In a 1979 paper to the Journal of Zoology, M.A.F.F. biologists L.W. Huson and Robert Page demonstrated that fox skulls from Wales were larger than those from south-east England. In a paper to the same journal during the following year, the same biologists analysed skulls from six Welsh counties and found that those from Pembrokeshire and Carmarthen were similar, but differed significantly to those from Brecon, Cardigan, Radnor and Montgomery. Huson and Page considered that some of the differences between the populations were attributable to variability between upland and lowland habitats.
Many authors have written of the different ‘breeds’ of fox to be found in Britain (see QA for more details). Some authors have considered there to be as many as four, but most have been content simply to divide them into ‘upland’ (variously referred to as Greyhound, Hill, Highland and Mountain foxes) and ‘lowland’ (Terrier, Mastiff, Cur, Little and Common) foxes; upland animals are said to be larger, with longer legs, coarser greyer fur and increased stamina over their smaller, shorter-legged, orangey-red lowland conspecifics. How many, if any, of these breeds are actually distinct remains to be demonstrated, but several studies have shown that Scottish foxes are generally larger than English ones, closely matching Scandinavian foxes in size; some have suggested they’re descendants of stock imported from the continent. The suggestion has also been made that the long winter nights at high latitude could allow the foxes longer to hunt when food is hardest to find and more food could allow them to grow larger.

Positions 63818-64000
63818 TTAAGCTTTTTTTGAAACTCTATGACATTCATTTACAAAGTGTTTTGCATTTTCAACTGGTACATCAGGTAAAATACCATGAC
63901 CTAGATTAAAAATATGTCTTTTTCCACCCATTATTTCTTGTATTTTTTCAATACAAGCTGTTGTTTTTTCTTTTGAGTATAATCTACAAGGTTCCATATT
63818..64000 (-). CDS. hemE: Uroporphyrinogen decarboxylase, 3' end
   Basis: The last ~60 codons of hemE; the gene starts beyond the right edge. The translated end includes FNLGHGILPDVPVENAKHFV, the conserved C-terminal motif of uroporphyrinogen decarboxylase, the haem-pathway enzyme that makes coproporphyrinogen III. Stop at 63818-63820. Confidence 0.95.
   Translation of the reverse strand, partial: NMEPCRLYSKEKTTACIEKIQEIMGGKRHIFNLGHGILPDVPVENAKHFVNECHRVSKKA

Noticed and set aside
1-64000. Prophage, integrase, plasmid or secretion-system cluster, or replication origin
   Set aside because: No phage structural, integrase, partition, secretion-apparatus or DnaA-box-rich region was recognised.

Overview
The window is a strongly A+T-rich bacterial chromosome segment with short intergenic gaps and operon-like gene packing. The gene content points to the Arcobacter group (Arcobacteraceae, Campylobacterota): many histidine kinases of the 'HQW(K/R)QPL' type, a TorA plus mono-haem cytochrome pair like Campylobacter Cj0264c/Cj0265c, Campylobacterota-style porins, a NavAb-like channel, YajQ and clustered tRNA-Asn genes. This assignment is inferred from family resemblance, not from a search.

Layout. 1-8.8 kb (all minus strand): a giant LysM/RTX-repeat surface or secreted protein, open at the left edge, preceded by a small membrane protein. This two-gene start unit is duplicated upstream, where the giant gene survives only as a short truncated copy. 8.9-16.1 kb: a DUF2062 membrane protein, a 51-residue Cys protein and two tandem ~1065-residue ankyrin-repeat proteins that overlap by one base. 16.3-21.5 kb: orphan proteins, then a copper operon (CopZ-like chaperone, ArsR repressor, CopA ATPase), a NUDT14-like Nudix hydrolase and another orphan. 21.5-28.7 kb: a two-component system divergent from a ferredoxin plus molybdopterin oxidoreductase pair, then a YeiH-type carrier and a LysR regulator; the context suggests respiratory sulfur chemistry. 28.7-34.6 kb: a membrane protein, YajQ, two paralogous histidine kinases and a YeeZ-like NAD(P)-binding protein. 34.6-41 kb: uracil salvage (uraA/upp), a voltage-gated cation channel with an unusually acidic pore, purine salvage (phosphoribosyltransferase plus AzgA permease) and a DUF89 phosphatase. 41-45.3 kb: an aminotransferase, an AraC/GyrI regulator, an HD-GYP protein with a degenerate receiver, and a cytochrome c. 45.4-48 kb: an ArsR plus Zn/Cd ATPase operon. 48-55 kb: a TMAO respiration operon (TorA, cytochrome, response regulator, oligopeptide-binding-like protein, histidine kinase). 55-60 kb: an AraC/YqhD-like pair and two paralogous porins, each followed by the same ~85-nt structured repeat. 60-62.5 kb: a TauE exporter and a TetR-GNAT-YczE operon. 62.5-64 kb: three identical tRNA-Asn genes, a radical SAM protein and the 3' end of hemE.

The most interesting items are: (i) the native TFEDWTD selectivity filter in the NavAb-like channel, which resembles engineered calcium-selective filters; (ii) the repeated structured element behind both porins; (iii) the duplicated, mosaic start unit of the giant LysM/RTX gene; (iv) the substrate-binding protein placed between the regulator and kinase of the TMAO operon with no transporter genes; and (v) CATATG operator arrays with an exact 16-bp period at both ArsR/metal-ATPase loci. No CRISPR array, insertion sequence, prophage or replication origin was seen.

Another suggestion is that the increasing day length leads to increased primary productivity (plant growth), which could translate to more available fox food. Either way, the larger size implies an adaptation to upland areas, where food is more widely dispersed and less predictable and weather conditions are harsher (larger bodies lose heat less quickly than smaller ones, which helps in cold environments, while longer legs can be a bonus in snow). It should be mentioned at this point that foxes are also susceptible to congenital growth disorders that may affect their body proportions. In late March 2017, for example, South Essex Wildlife Hospital took in a fox approximately one year old with stunted legs. The hospital confirmed:
“It's small in the body and its legs are half the length they should be…”
There are many stories of large foxes having been spotted; the most recent one I have come across was an interesting account of a fox the size of a “large roe deer” that was reported near Tilford in Surrey on 30th April 2011. Unfortunately, there was no photographic or video evidence of the animal and, although the witness watched the animal for several minutes and was convinced it was “absolutely a fox”, such reports remain unconfirmed. Invariably, most reports of very large foxes are cases of mistaken identity – several dog breeds, including long-haired Alsatians and Red Huskies can, under some conditions, look very fox-like. Even dogs that don't have any particularly 'foxy' colour to them can, under certain circumstances, appear very fox-like. The adjacent photo, sent in by Wildlife Online reader Lynn Harrison, is a good example - it shows her husky after it had spent time lying in the ashes of a bonfire.
From time-to-time, however, large foxes are recovered. The 1969 edition of the Guinness Book of Records gives the dubious accolade of ‘largest fox ever killed by a hunt’ to a 23lb. 12 oz. (10.8kg) male caught on Cross Fell in Cumberland by the Ullswater Hunt during 1936. This record is interesting because the January 1906 issue of The Manchester Quarterly mentions a 13kg (29 lb.) fox killed by a hunt at Bowder Stone in Borrowdale (Keswick, Cumbria); presumably no definitive evidence of this specimen remained when the record was applied for. There are several other records at, or around, the 10kg mark in the hunting literature, most considering these animals ‘greyhound’ foxes. The book’s ‘largest fox’ title went to a 28 lb. 2 oz. (13.3kg) animal of unknown sex shot on the Staffordshire-Worcestershire border on 11th March 1956 that measured 136cm (4.5ft).